Occupational Therapy can be one of the most helpful therapies your child does.
But how to make it continually appealing?
Ask Amy Rogge!

By Marijke Jones

chick If you’re like most families with a struggling child, you’ve got a dozen things a week to get your child to: therapies, tutoring, and “regular” kid activities like soccer and piano lessons. Is occupational therapy one of them?

OT is one of the most important supports for a child with learning or behavior issues.

It gives specific skills training, helps organize brain function, and calms the nervous system so that constant anxiety doesn’t sabotage everything your child tries to do. That last one is important because when deeper, sensory integrative functions are ‘off,’ it throws the brain into a state of mild alarm, making the nervous system prone to going into full anxiety mode and impairing higher learning functions.

So what’s not to love about OT?

Well, parents think it’s awesome. Kids – sometimes not so much.

Understandably, kids often get tired of therapy and getting them to continue going can be tough. It’s hard work getting ‘fixed’ all the time!


Meet Amy Rogge: maverick, visionary, and OT extraordinaire.

Amy Rogge is a woman on a mission. Her goal: to make pediatric OT fun, engaging and engrossing for every child that comes to her.

A pediatric OT for over ten years, Rogge spent the first few years of her career in a typical sensory clinic. Although she was getting results, she found it frustrating because most of the kids clearly didn’t want to be there.

“I had to dig really deep to find the passion and creativity necessary to keep engaging them.”

Occupational TherapyPart of the problem, she believed, was that typical OT approaches send the underlying message that “something is wrong with you,” and this or that activity is going to “fix” it.

“But there’s nothing wrong. These kids are just on a different developmental curve. And I’ve found that connecting with a child in a meaningful way, appealing to their curiosity, their intelligence, and their wonder is a much more effective way to help them with their weaknesses.”

How does she do that? Pretty straightforward, really:

Develop a relationship with them. Take them outside as much as possible. Involve animals. Find meaningful activities that meet both their interests and their therapeutic goals.

Rogge made her home and property into a clinic, which includes ample outside space as well as six chickens, one cat, one dog, and two goats.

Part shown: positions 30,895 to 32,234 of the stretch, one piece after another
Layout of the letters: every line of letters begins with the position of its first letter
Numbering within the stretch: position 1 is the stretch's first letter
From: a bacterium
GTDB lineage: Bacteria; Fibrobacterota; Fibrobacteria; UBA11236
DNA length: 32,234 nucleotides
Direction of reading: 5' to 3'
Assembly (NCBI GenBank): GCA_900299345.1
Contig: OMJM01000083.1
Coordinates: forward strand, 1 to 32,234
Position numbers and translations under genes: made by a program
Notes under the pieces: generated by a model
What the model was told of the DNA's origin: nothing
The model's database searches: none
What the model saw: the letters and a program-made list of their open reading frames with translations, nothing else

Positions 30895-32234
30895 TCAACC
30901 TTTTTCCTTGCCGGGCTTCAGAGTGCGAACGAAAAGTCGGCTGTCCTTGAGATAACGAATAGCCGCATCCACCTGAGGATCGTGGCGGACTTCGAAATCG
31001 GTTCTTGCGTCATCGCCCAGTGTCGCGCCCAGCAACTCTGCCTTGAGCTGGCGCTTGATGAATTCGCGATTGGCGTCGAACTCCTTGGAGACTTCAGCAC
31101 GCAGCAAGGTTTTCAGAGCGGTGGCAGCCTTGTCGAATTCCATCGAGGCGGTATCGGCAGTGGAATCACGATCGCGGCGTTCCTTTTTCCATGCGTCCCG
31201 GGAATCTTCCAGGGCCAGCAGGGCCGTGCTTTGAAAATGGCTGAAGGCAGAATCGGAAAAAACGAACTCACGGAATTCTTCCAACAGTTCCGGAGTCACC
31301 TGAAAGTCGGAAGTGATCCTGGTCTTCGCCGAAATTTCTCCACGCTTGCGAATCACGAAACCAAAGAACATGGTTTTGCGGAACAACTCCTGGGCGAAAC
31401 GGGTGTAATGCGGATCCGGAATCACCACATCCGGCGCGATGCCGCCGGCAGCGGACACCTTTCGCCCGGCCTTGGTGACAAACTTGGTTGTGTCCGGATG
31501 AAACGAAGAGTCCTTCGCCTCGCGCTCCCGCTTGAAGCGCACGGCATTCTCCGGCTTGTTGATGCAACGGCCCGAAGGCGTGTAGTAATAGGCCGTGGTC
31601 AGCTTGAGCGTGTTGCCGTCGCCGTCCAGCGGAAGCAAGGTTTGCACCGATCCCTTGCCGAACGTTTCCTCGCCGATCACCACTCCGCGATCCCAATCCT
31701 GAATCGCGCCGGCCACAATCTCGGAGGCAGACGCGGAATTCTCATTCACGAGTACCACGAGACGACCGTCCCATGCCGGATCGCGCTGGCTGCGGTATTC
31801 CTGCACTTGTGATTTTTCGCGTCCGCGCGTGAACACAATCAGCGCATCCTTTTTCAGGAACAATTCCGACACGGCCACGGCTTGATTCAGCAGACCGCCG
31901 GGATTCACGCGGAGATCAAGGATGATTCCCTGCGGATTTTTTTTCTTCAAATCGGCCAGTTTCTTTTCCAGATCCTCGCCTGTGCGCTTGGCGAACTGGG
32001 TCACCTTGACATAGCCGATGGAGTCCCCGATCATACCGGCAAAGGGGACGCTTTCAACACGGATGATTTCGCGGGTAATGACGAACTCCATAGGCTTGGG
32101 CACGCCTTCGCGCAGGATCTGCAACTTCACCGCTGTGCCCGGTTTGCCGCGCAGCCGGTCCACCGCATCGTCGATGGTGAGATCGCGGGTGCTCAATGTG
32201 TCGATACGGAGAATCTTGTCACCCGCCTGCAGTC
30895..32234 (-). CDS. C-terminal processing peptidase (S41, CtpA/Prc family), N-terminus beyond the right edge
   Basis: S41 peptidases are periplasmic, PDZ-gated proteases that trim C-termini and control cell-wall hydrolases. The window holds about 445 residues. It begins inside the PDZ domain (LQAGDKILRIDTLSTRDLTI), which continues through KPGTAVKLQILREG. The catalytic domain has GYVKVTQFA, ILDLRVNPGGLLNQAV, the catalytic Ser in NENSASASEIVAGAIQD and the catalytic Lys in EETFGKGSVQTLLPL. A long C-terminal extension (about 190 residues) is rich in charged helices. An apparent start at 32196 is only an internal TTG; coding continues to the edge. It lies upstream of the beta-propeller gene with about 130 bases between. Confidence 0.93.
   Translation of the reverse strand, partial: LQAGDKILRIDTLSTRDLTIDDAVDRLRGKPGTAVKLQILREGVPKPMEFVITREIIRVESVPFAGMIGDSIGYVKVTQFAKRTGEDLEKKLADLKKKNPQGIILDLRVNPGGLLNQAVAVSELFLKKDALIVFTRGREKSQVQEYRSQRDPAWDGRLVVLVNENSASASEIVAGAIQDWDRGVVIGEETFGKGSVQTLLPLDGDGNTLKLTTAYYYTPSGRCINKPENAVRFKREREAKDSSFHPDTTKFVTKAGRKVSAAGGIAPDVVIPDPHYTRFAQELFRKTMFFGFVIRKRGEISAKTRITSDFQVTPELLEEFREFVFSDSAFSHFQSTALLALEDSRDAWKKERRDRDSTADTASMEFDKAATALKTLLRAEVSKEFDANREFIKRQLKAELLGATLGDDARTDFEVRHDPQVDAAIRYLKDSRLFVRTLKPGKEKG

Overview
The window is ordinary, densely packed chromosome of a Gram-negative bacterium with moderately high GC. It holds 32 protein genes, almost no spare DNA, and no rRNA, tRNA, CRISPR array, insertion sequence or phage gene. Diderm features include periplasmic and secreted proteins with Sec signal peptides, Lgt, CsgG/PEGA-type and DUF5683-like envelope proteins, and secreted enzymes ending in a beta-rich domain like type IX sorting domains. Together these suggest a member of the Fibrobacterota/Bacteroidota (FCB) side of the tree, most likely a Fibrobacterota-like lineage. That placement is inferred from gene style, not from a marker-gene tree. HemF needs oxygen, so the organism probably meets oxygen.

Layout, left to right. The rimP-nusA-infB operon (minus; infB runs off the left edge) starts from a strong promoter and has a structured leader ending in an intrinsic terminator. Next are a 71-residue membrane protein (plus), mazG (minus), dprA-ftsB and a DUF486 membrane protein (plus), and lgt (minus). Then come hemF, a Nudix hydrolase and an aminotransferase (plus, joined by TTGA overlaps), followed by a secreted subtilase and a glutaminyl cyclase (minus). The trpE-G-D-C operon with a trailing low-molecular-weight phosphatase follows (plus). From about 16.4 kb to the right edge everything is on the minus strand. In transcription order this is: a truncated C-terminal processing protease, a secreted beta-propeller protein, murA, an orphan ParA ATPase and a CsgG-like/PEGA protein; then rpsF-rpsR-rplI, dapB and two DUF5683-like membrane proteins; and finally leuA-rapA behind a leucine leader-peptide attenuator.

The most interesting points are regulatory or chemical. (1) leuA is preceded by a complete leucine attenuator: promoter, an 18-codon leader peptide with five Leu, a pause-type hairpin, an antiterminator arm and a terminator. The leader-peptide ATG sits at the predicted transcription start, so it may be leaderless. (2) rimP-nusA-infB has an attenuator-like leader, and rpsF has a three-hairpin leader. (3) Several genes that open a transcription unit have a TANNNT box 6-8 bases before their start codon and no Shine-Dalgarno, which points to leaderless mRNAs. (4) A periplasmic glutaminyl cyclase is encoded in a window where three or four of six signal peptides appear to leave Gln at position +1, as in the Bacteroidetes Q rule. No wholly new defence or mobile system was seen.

“There are so many therapeutic activities you can do with animals, and children relate to the purpose of the activity. The fact that they’re connecting with something cute and smaller than they are engages their compassion and genuine interest.”

Think of the possibilities that a single baby chick offers: Tactile-defensive children must first warm their hands by rubbing their arms and legs. High-strung children, or those who have trouble with self-control, must first calm themselves and modulate their movements and voices. Those who struggle with proprioception must be aware of how tightly they are holding the chick. Connecting with an animal also requires patience, anger and frustration management, and tracking the animal’s responses.

“All of these activities are motivated by compassion and connecting to the animal. It gets the child out of focusing only on himself,” Rogge says…a valuable goal in and of itself.

Then there’s the whole world that animal care offers, with brainstorming, building, problem solving and the executive function skills necessary to carry out one’s plans.

The inside of Rogge’s home clinic has more typical swinging, climbing, and sensory activities; but even there you can find unusual choices.

Children can bake, make glass mosaics, do various building projects, or take apart electronics, to name a just a few activities. All of these build executive function skills, visual-spatial relationships, hand strength and dexterity. A child can also build shoulder strength and do midline-crossing work by painting a wall.

The results are universally positive.

“It’s one of the few things he’ll willingly leave the house for,” says Alia Fisher of her son Calvin, a 10-year old with autism. Calvin has become fascinated with chickens, and has put a great deal of his own time into learning all he can about them. Recent sessions have found him cleaning their coops, digging for worms, and brainstorming how to keep them from pooping in their own food.

Rogge loves involving animals and the outdoors because “so much of childhood is wild. The wonder of discovery, of engaging in real life, really speaks to their spirit.”

The biggest challenge is breaking down the benefits in her reports. “But that’s on me,” she says. She believes that modern OT methods have been shaped by the medical-model requirement of explaining each task clearly, and the chaos of real life is not always so obligingly clear.

But the benefits are worth it, as Rogge’s many happy clients can attest.

“Calvin would live there if he could,” says his mother.